Czeslaw Milosz"The example of Czesław Miłosz inspires hope. He did that which is now imperative for people leaving the countries of Eastern Europe to do: he preserved his spiritual integrity and made his way back to the motherland."—Tomas Venclova, "Czesław Miłosz: Despair and Grace" (WLT Vol. 52, Summer 1978)

Czesław Miłosz (1911-2004) was a poet, writer, and translator who was born in present-day Lithuania. His first book of poetry was published in 1934. After World War II, where he spent his time in Warsaw, Miłosz defected to Paris in 1951, and the Communist government of Poland banned his works. He emigrated to the United States in 1960, where he began teaching at the University of California at Berkeley. It would not be until the Iron Curtain fell that Miłosz would be able to return to Poland, where he split his time between Poland and the United States until the time of his death.

"I have no hesitation whatsoever in stating that Czesław Miłosz is one of the greatest poets of our time, perhaps the greatest," said nominating author Joseph Brodsky. "Even if one strips his poems of the stylistic magnificence of his native Polish (which is what translation inevitably does) and reduces them to the naked subject matter, we still find ourselves confronting a severe and relentless mind of such intensity that the only parallel one is able to think of is that of the biblical characters," ("Presentation of Czesław Miłosz to the Jury," WLT Vol. 52, Summer 1978).

Among his very long list of works, the most well known are Zniewolony umysł (1953; tr. The Captive Mind), Zdobycie władzy (1955; tr. The Seizure of Power), The Witness of Poetry (1983),  Nieobjęta ziemia (1984; tr. The Unattainable Earth, 1986), and Wiersze ostatnie (2006; "Last Poems").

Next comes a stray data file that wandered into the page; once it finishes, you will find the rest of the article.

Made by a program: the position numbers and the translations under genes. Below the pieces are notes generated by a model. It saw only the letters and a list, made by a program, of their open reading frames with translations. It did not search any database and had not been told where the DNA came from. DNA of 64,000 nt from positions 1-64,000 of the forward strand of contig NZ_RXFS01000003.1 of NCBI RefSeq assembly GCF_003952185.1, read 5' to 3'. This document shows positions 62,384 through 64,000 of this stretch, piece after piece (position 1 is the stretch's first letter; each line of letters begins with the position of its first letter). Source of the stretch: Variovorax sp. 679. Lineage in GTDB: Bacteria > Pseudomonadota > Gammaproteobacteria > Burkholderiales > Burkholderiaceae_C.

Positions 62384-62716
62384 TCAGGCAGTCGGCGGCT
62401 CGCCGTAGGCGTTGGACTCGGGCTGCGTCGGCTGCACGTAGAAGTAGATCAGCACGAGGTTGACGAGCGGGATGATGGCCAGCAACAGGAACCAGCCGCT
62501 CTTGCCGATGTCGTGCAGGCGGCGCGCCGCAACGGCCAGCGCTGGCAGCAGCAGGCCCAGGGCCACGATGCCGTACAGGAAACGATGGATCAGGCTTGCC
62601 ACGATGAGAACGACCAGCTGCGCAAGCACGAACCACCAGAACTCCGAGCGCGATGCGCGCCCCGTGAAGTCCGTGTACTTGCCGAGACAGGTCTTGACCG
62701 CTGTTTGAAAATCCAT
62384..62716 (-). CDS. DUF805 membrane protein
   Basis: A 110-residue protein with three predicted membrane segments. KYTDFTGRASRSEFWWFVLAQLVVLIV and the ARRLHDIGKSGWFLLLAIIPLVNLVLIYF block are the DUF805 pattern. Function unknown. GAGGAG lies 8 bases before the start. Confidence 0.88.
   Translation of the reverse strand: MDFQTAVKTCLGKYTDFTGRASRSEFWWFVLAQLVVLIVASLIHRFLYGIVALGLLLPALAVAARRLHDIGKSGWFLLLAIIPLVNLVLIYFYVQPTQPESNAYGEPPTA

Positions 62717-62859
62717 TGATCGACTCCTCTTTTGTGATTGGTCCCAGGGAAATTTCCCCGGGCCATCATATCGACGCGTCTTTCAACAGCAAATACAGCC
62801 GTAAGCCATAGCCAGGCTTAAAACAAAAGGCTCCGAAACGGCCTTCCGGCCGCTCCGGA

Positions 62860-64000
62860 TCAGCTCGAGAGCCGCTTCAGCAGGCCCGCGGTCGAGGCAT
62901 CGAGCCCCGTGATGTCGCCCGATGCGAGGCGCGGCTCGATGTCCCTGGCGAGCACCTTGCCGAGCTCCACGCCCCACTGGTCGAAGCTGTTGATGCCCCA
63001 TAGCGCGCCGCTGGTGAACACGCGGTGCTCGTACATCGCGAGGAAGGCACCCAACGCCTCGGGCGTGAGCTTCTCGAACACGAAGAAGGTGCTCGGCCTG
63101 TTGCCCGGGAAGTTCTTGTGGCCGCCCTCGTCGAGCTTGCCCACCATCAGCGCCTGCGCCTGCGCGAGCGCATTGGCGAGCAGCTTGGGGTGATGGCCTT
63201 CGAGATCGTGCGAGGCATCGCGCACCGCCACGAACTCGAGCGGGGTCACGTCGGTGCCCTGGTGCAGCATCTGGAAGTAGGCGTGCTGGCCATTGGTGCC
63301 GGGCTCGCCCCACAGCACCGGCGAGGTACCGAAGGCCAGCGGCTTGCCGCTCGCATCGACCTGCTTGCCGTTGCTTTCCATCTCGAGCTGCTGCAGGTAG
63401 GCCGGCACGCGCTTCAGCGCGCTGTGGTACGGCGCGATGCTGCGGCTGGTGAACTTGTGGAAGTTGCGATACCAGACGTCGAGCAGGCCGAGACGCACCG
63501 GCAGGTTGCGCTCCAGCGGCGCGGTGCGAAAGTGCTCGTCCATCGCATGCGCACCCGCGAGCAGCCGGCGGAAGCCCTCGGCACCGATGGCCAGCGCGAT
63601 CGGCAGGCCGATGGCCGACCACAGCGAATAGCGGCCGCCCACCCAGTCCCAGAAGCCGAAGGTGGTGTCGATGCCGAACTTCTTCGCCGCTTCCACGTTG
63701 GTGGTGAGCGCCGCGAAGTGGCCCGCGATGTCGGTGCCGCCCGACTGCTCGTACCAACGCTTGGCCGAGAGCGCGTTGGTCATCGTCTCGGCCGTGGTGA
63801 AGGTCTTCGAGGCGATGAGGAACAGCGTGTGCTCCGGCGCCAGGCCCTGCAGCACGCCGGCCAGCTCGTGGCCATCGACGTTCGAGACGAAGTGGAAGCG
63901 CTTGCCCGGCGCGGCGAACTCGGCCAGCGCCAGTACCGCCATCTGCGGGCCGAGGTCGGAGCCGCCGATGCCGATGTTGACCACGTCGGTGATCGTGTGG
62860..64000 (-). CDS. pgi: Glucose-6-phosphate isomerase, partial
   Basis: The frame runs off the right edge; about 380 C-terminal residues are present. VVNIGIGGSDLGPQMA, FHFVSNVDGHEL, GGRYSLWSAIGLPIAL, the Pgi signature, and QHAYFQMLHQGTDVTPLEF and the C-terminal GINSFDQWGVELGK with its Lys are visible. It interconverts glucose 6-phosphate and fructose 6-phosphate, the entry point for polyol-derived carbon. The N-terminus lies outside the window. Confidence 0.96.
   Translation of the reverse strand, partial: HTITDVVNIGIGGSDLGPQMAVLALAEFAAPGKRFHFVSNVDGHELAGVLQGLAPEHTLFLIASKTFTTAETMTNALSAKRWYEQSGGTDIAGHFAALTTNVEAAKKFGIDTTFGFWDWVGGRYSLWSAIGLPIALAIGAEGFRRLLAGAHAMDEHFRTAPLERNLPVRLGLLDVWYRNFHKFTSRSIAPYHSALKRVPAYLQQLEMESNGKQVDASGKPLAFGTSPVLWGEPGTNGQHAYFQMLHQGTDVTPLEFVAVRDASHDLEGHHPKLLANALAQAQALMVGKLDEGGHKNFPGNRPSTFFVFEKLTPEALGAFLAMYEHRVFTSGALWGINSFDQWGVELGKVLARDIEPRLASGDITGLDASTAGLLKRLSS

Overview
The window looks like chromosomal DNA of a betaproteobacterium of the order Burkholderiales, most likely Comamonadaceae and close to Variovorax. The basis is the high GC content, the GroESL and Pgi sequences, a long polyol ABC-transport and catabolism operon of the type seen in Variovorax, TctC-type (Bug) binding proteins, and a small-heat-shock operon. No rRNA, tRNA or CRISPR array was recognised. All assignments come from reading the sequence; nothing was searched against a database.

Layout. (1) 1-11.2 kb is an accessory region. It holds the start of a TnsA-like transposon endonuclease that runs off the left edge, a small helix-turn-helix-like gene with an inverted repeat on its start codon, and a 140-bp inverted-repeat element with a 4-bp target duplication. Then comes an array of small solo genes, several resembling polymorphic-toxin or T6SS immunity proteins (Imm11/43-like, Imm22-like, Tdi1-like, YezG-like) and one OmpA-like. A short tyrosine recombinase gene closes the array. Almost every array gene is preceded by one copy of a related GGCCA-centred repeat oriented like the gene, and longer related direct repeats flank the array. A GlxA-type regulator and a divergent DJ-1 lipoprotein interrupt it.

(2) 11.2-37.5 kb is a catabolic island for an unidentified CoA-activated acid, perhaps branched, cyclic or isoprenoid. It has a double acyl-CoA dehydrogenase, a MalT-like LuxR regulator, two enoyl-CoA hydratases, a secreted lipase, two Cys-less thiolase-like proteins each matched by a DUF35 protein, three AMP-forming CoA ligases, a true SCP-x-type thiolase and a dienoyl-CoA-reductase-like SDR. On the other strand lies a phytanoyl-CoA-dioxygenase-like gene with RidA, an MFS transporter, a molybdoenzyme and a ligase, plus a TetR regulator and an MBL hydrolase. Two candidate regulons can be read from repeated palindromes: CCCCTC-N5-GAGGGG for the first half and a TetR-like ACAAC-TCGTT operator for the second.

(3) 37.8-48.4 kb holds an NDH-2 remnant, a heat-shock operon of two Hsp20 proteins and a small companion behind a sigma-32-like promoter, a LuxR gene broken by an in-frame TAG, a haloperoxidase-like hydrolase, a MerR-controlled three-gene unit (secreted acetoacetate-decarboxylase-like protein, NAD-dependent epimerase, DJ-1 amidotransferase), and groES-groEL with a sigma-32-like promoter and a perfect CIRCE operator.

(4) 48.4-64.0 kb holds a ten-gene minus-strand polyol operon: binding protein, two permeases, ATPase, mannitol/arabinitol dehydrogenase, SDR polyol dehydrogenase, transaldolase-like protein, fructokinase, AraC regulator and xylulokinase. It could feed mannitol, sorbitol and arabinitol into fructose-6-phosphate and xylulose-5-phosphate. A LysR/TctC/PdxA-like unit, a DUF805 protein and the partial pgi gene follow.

In addition to his Neustadt Prize, Miłosz received the Nobel Prize in Literature in 1980. Additionally, 2011 was named "The Milosz Year," and many literatry festivals were organized around the world in honor of Miłosz's contributions to world literature.

1978 Neustadt Jurors and Finalists


Tuomas Anhava (Finland) Anthony Powell (England)
Thorkild Bjørnvig (Denmark) Nadezhda Mandelstam (USSR)
Joseph Brodsky (USSR/USA) Czesław Miłosz (Poland)
Antônio Candido (Brazil)  Carlos Drummond de Andrade (Brazil)
Walter Helmut Fritz (West Germany)  Zbigniew Herbert (Poland)
Ágnes Gergely (Hungary) János Pilinszky (Hungary)
Wolfgang Kraus (Austria) Elias Canetti (Austria/England)
R. K. Narayan (India) Graham Greene (England)
William Jay Smith (USA) Eudora Welty (USA)
Derek Walcott (West Indies) V. S. Naipaul (West Indies/England)
Andrée Chedid (Egypt/France) Georges Schéhadé (Lebanon/France)